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Gray v Sullivan QCATA 22
Gray v Sullivan  QCATA 22
Sarah Jane Sullivan
On the papers
Senior Member Stilgoe OAM
17 February 2017
APPEAL – LEAVE TO APPEAL – ADMINISTRATIVE LAW – ADMINISTRATIVE TRIBUNALS – QUEENSLAND CIVIL AND ADMINISTRATIVE TRIBUNAL – POWERS AND FUNCTIONS – where mediation agreement – where term of agreement that, in default, party entitled to ask for decision – where default – where tribunal entered decision – whether grounds for leave to appeal
Queensland Civil and Administrative Tribunal Act 2009 (Qld) s 89(2)(c)
Fox v Percy (2003) 214 CLR 118
APPEARANCES and REPRESENTATION (if any):
This matter was heard and determined on the papers pursuant to s 32 of the Queensland Civil and Administrative Tribunal Act 2009 (Qld) (QCAT Act).
REASONS FOR DECISION
- In September 2015, Gordon Gray collided with Sarah Sullivan’s car, causing damage. At mediation conducted by the tribunal, the parties agreed that Mr Gray would pay Ms Sullivan $6,000 by fortnightly instalments of $100. The parties also agreed that, if Mr Gray defaulted in a payment, Ms Sullivan could ask the tribunal for a decision that the balance was immediately due.
- Ms Sullivan did apply for such an order, swearing an affidavit on 11 August 2016 that Mr Gray had defaulted in his payments. On 23 August 2016, the tribunal ordered that Mr Gray pay the balance due under the agreement within 14 days. I note that, even if the parties had not agreed that, in default, Ms Sullivan could apply for a decision the tribunal had that power.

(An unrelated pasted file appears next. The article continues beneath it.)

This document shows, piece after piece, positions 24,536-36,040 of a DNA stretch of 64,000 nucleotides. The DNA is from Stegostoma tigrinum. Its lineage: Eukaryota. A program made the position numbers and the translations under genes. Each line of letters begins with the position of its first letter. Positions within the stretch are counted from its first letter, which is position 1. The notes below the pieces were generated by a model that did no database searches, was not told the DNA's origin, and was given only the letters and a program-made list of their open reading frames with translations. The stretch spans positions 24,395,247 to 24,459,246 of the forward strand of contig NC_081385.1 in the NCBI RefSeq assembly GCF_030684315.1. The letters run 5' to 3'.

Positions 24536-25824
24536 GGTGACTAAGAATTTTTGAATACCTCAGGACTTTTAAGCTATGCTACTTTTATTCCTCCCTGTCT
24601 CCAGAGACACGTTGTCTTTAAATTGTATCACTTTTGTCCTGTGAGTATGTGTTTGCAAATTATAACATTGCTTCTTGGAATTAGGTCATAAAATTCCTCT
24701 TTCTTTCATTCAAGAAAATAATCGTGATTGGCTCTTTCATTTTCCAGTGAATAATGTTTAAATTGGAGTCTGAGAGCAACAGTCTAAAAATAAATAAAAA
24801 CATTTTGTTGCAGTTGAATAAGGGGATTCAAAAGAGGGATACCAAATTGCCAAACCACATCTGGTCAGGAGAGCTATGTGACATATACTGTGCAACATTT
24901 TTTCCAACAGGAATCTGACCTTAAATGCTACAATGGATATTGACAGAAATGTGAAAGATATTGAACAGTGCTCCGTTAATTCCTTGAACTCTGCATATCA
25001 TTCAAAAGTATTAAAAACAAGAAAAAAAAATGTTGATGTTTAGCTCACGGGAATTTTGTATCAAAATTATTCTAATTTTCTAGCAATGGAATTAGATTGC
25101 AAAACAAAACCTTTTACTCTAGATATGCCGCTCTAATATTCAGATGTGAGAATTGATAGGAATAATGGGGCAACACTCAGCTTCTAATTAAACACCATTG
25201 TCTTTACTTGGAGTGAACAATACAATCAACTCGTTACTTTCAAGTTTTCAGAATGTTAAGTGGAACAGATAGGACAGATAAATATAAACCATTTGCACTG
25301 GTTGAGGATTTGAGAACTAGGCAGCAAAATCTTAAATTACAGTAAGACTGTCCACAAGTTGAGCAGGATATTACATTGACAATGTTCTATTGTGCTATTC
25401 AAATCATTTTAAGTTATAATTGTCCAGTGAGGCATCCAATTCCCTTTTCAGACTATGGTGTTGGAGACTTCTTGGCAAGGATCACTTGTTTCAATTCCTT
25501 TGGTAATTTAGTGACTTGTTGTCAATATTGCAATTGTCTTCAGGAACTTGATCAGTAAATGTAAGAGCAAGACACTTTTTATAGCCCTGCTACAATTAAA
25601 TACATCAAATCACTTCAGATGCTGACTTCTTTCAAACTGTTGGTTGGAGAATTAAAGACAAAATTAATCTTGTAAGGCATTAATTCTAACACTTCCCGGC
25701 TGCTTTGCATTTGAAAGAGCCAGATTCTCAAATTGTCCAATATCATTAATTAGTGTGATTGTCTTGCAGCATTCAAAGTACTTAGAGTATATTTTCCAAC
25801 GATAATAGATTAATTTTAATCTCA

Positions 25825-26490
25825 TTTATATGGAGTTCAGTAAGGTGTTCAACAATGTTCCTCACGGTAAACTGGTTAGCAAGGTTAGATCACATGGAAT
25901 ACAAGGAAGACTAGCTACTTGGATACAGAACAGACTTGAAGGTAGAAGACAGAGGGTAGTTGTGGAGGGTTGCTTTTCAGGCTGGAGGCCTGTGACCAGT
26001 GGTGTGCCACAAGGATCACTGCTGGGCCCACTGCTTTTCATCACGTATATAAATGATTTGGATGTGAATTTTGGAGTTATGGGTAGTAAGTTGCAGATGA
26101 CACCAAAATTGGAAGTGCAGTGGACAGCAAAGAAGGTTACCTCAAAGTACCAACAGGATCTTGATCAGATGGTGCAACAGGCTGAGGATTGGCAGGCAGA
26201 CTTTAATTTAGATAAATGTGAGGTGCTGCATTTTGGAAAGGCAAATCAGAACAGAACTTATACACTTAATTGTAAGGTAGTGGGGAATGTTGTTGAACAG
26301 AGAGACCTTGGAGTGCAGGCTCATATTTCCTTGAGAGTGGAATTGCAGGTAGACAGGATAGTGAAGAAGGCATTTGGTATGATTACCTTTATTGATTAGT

- Mr Gray wants to appeal that decision. Because this is an appeal from a decision of the tribunal in its minor civil disputes jurisdiction, leave is necessary. Leave to appeal will usually be granted where there is a reasonable argument that the decision is attended by error, and an appeal is necessary to correct a substantial injustice to the applicant caused by that error.
- Mr Gray says that he did not miss a payment. In support of his application for leave to appeal, Mr Gray provided copies of his bank statements showing, he says, the regular payments to Ms Sullivan.
- In fact, Mr Gray’s bank statements support Ms Sullivan’s view of the facts. He was due to make a payment on 8 July 2016. There is no payment on that date, or any date near it.
- Mr Gray also says that he has no assets, the implication being that he cannot afford a lump sum. That is an issue of enforcement, not an issue of whether Ms Sullivan was entitled to the order in the first place or whether the tribunal erred in making the order.
- There is no error by the tribunal. Ms Sullivan was entitled to obtain a decision because of Mr Gray’s default in payment.
- Published Case Name:
Gordon Gray v Sarah Jane Sullivan
- Shortened Case Name:
Gray v Sullivan
 QCATA 22
Senior Member Stilgoe
17 Feb 2017